“We shouldn’t linger,” Ava knew her voice emerged a little rough. “I -“ now she hesitated, looking at Tom again. “I don’t want to leave them. The books. They’ll - they’ll be destroyed -“ Ava held her hands in front of her, letting them clasp together. She watched Tom, and held still, waiting. She wished she could have controlled her trembling, but it seemed to be a little more than she could manage. She felt as if she were holding her breath; she didn’t know why. She only knew that it mattered, suddenly, very much, and that she hadn’t known how badly it would until now.

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Tom Cooke
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: "disturbingly unheimlich individual"
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Tue Aug 13, 2019 7:15 pm

Hollow Street The Dives
Morning on the 9th of Roalis, 2719
He leaned there on the desk for a few breaths, still as the dead, with the heel of his palm pressed to his forehead. His head ached; the whole of him ached, he thought.

And he could feel another godsdamn sneeze coming, breathing in this moldy air. He sniffed, and his eyes fluttered open, and he looked up – to see a hand (a familiar hand, delicate, with lacquered nails) holding out a kerchief. Raising his brows, he stared at it. The folds of the handkerchief were quivering in the air, because the hand was shaking. He stared at it as it stilled, then looked up ’til he saw a pair of familiar brown eyes. Ava was grinning at him.

What she’d said finally took root in his head. He let out a breathless, goofy little cascade of laughter, snorting, grinning himself. He took the cloth out of her hand. “Of course you haven’t,” he replied. “If you had, half the Rose’d be in debt to you.”

Tom’s face twitched again, and he burst out with another sneeze. Groaning, he pressed the handkerchief to his mouth and nose. He tried to take a deep breath. He felt a little raw from all the hacking, but it smelled clean. Like lavender. He took another deep breath.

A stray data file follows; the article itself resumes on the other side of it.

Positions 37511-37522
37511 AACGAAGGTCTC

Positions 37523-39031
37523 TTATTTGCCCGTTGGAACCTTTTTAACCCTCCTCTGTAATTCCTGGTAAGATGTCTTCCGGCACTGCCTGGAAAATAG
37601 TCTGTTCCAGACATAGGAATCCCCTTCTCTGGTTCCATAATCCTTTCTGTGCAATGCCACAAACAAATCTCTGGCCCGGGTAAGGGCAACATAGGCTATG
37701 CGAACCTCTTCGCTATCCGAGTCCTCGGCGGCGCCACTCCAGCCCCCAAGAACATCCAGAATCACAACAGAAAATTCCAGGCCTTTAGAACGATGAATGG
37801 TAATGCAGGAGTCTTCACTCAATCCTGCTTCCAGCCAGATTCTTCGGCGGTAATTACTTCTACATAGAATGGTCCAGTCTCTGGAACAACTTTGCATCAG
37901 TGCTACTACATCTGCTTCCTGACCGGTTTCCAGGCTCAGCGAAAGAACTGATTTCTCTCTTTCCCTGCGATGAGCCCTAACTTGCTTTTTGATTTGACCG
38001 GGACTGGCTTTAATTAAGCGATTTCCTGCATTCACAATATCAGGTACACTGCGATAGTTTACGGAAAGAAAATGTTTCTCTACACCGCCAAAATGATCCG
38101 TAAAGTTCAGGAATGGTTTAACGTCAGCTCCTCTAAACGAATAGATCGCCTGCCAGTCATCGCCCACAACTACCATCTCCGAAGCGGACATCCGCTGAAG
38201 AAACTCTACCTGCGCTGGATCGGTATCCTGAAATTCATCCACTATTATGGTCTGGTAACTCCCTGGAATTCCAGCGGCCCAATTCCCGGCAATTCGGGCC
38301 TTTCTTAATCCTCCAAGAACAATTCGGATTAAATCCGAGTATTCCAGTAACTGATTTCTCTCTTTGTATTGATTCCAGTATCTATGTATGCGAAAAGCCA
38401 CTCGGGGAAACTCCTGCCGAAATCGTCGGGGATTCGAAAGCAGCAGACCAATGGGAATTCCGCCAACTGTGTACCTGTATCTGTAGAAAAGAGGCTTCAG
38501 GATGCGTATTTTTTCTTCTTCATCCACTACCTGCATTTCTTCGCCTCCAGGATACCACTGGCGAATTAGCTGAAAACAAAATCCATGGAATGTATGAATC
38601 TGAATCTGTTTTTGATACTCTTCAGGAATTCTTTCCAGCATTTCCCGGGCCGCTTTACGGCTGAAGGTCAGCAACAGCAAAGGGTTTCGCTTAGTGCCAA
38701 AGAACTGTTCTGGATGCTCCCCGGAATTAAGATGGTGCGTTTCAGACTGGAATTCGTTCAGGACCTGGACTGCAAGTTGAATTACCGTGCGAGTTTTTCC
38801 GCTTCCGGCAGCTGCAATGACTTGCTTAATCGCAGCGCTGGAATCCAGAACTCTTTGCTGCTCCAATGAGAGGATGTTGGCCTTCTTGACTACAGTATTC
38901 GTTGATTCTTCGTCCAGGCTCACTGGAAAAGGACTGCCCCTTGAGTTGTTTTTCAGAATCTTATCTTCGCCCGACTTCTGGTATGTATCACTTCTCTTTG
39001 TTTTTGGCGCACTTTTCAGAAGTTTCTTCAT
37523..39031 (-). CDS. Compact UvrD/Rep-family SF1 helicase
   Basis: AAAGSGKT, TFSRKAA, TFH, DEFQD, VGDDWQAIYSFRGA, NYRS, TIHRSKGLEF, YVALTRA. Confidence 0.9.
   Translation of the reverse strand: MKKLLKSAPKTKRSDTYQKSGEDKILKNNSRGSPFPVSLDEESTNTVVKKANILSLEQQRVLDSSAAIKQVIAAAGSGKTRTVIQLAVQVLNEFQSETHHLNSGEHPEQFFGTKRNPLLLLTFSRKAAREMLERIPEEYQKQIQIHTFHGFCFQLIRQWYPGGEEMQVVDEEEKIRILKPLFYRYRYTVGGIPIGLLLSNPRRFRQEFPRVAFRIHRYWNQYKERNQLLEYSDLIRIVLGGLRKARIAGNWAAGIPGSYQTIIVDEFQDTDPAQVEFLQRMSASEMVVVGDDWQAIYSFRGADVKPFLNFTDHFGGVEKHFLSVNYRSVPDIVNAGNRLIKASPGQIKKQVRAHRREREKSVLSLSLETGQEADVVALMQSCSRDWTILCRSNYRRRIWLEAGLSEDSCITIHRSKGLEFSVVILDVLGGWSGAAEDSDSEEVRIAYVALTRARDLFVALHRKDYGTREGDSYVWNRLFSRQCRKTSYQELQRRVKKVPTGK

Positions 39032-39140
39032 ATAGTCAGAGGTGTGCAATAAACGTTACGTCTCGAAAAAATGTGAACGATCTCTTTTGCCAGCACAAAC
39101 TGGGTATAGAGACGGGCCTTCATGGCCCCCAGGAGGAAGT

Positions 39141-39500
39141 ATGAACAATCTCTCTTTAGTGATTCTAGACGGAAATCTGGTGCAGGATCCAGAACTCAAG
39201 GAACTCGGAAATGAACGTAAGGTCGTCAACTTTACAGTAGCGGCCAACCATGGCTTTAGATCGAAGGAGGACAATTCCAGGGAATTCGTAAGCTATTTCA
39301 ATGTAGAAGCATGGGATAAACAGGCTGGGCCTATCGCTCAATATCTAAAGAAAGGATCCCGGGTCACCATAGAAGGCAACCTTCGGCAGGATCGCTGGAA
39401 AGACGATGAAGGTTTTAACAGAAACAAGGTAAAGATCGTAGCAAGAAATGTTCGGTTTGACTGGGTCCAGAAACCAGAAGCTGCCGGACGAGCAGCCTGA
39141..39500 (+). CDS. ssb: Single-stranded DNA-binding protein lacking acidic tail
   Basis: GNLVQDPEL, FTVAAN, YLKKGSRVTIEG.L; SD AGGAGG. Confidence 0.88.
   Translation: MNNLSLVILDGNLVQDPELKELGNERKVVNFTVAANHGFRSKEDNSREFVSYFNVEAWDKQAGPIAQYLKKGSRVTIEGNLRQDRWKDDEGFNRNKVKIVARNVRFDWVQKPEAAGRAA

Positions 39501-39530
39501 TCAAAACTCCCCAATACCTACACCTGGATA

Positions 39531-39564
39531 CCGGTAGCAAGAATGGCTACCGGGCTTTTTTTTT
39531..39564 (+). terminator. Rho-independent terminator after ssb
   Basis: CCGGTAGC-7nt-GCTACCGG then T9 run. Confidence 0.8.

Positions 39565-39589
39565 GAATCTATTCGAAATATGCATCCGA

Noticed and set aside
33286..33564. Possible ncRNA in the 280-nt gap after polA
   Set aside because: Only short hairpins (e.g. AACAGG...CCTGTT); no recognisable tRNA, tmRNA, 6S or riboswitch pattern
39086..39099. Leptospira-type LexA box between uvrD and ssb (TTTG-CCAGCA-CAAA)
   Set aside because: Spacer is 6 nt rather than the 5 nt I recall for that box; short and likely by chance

There were scents that reminded him of hama – patchouli, mainly, smoke clinging to old wood, sage, rose – but lavender had always been his. Black oudh and lavender. Just a subtle hint of it; just enough to be unexpected. When he could. Had, he thought: he reckoned it wasn’t his anymore, like everything else. That was another thing that’d died with him, that’d slipped away when he’d got caught up in someone else’s life.

On another breath, he sneezed a third time, growling a curse under his breath as he wiped his nose. Folding up the cloth and tucking it away for the moment, he muttered, “Epaemo,” then looked back at Ava, brow knit. “I’m alive, Circle clock it, and I think that’s good enough news for today. I’m fine.” He studied her face, serious.

They were quiet for awhile, for a time Tom couldn’t quite count or define. It could’ve been minutes; it was probably minutes. Felt like an hour, or a handful of seconds.

When she pointed out the ledger, he nodded grimly; he couldn’t help a frown. His brows drew together, and he felt himself wince before he could cover it up. He wasn’t going to argue with taking the book: after all that laoso rubbish, he couldn’t imagine just denking out of here without it. But he wanted to ask if this was really worth it, if they might not ought to dust – for good – to leave the damn thing alone, before one or both of them ended up face-down in somebody’s cramped, moldy library in a pool of their own blood.

He’d bring it up later, he thought. Damn right she was, they shouldn’t linger. Now wasn’t the time. He moved round the desk, shutting the ledger carefully to avoid another cloud of dust. He’d started to take it when Ava spoke again. He froze, fingertips splayed out on the cover, as his eyes rose to her face.

“Uh.”

This time, he didn’t even try to hide his expression. “The books?” They’d be destroyed? Who’d destroy them? What did it matter, anyway? It took awhile for the meaning of her words to sink in, and when they did, he felt oddly dumbfounded. An image of Ezre out on the ice flashed through his brain, but he shook it away. Wasn’t like Ava to do something like that. And her hands were clasped in front of her, and she was shaking, still, and he couldn’t think what to say.

Tom remembered sitting in the back room of Ava’s shop that week and a half ago. It’d been gods knew how long before he’d left, that evening. He remembered it softly, warmly, though not with the kind of soft warmth drunkenness gave you. Curled up on the couch, a pillow in his lap, fending off his headache by listening to her talk quietly – about Mantel and Saqqaf, Ezeudo and Odafe and fumimancy, then ossimancy, then an old book of Anatole’s about motifs in sixteenth century Mugrobi art. After awhile, it’d been hard for him to keep up, but he’d done his best.